Wednesday, January 23, 2008

Democracy, Death and the Maiden

As you know, Minnesota caucuses take place on Tuesday, February 5, 2008, at 7 p.m.

Since I've never participated before, I needed help even finding where mine will be held. If you need help, too,
click here:
Minnesota Democratic Farmer Labor Party
or Minnesota Republican Party.
(Independents and Greens, etc., have their own caucuses too.)

I'm joining in for my first time, and I've been of two minds about it.
Some people tell me caucuses are fun, and some tell me they are the most dreadfully boring things ever. I expect I will be in the latter category.

Any holdout temptation to stay home crumbled today when I heard that MdT's father told him that what this country needs is a "benign dictator."
"This country" being our own--and his--USA.

I hear the same sort of blithe, toss-off, "What this country needs..." prescriptions for violence from romantics on the left too.
We talk this way, I suspect, because we don't know what dictatorship or revolution is really like.

I recommend Death and the Maiden (1994) as a primer for how dictators "suppress the opposition" (such a benign term) and what this does to individuals.

I'd first heard about this film by director Roman Polanski when I researched Chile. It's based on a play by Chilean Ariel Dorfman, who went into hiding after the military ousted President Salvador Allende on 9/11 (1973).

Sigourney Weaver plays a woman in Chile who was tortured under the "benign" dictator Pinochet, head of the army.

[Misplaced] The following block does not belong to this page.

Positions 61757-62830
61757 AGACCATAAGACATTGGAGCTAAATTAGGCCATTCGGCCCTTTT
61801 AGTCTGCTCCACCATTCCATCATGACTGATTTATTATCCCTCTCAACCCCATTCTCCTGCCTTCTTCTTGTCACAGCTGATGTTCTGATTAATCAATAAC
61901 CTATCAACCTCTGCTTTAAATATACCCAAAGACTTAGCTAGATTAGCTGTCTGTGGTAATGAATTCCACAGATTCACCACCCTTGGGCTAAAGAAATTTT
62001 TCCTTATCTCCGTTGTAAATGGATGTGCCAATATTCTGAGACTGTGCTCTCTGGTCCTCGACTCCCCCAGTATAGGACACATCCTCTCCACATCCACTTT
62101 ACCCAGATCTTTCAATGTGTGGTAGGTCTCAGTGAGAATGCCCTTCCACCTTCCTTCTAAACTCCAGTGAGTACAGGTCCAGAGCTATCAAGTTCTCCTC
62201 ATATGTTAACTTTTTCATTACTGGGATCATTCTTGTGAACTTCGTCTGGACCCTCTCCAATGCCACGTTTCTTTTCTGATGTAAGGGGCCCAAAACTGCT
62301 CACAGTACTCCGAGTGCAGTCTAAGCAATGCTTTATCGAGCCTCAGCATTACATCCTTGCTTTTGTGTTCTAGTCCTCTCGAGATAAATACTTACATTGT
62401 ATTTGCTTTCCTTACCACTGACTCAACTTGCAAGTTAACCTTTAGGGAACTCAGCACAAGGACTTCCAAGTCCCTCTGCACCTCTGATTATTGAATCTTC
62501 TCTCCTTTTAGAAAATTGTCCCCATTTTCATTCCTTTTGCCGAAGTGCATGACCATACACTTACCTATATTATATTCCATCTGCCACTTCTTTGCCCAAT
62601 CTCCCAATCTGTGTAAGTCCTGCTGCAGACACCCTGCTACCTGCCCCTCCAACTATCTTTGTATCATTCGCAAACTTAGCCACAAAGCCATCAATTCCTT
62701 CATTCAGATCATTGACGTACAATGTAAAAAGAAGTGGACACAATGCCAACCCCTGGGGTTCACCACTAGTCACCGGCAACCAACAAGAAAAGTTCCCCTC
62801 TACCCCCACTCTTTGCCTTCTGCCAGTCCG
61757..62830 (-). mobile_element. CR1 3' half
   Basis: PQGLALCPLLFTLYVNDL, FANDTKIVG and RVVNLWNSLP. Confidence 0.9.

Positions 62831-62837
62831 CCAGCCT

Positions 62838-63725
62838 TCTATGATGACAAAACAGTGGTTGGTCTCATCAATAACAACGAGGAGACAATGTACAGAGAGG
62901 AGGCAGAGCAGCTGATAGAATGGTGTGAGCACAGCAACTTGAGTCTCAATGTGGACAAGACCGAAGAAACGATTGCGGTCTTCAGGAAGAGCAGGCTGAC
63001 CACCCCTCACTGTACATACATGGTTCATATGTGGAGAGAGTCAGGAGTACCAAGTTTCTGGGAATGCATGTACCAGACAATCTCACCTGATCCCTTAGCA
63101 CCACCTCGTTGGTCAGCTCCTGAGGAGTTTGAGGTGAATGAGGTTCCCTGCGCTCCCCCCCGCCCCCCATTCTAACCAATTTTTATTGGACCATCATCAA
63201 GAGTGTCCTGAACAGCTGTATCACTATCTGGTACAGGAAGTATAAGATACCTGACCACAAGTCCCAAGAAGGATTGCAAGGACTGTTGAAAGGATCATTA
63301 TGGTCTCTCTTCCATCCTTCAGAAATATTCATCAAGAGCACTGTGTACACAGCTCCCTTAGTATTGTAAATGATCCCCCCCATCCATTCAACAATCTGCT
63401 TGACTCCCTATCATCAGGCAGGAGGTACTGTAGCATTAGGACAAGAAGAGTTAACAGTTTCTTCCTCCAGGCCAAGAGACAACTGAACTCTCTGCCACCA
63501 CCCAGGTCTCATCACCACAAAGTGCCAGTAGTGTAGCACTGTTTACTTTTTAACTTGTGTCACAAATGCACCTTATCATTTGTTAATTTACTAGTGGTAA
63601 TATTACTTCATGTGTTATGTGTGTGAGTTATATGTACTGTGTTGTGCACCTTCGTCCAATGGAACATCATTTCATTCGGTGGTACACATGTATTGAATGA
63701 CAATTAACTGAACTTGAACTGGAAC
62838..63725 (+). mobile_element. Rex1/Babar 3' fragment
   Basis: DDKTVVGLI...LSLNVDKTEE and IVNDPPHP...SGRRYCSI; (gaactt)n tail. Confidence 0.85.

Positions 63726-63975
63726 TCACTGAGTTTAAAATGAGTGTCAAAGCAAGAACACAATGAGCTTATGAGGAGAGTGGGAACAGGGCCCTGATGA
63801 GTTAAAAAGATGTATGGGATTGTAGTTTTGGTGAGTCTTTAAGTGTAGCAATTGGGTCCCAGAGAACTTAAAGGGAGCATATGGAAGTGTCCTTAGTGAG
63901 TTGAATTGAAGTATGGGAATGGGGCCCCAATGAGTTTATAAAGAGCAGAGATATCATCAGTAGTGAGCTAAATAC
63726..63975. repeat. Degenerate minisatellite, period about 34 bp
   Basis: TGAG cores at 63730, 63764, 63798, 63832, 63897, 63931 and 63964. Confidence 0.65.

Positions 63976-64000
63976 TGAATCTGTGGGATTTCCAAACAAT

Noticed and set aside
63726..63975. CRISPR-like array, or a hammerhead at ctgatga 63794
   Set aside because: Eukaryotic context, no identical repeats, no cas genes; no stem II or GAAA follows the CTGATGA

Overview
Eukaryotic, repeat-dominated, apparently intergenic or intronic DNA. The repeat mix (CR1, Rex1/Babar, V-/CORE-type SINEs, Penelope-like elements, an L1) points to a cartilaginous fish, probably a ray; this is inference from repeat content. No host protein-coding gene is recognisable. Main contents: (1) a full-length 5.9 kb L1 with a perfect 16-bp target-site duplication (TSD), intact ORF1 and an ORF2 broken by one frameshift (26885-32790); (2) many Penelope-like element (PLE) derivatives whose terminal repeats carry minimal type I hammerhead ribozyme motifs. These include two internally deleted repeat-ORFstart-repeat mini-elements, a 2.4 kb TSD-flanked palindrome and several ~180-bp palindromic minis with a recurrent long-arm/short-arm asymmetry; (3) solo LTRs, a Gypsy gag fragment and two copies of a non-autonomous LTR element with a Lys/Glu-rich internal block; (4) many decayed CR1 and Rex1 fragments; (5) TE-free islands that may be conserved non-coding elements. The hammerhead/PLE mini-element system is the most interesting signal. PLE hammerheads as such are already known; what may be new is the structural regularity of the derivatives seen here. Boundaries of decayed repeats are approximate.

(Some people said he wasn't all that bad when he died last year. How bad do you have to be before you're not in the "benign" category anymore?)

Fifteen years later, after the fall of the dictatorship, a man (Ben Kingsley) gives this woman's husband a ride home when his car breaks down.
When he comes in for a drink, the woman recognizes him, by his voice and his smell, as the doctor who tortured her while she was blindfolded, setting the stage for a psychological and political ..."meditation" is too benign a term.

[Note: there aren't any graphic visual flashbacks.]

I don't know about you, but when I hear about dreadful things happening to hundreds or thousands, much less millions, of people, my mind and emotions kind of blank out at the enormity.
A movie like this, about two people caught up, face to face, in political violence, makes what's at stake really real to me.
And one of it's themes is how civilized people give in to the thrill of violence--how quickly we will sign up for violent "solutions."

There're plenty worse things than being bored by democratic processes.

P.S. "Death and the Maiden" is part of Franz Schubert's String Quartet in D minor, which the doctor played while he tormented the charges he was supposed to be helping.

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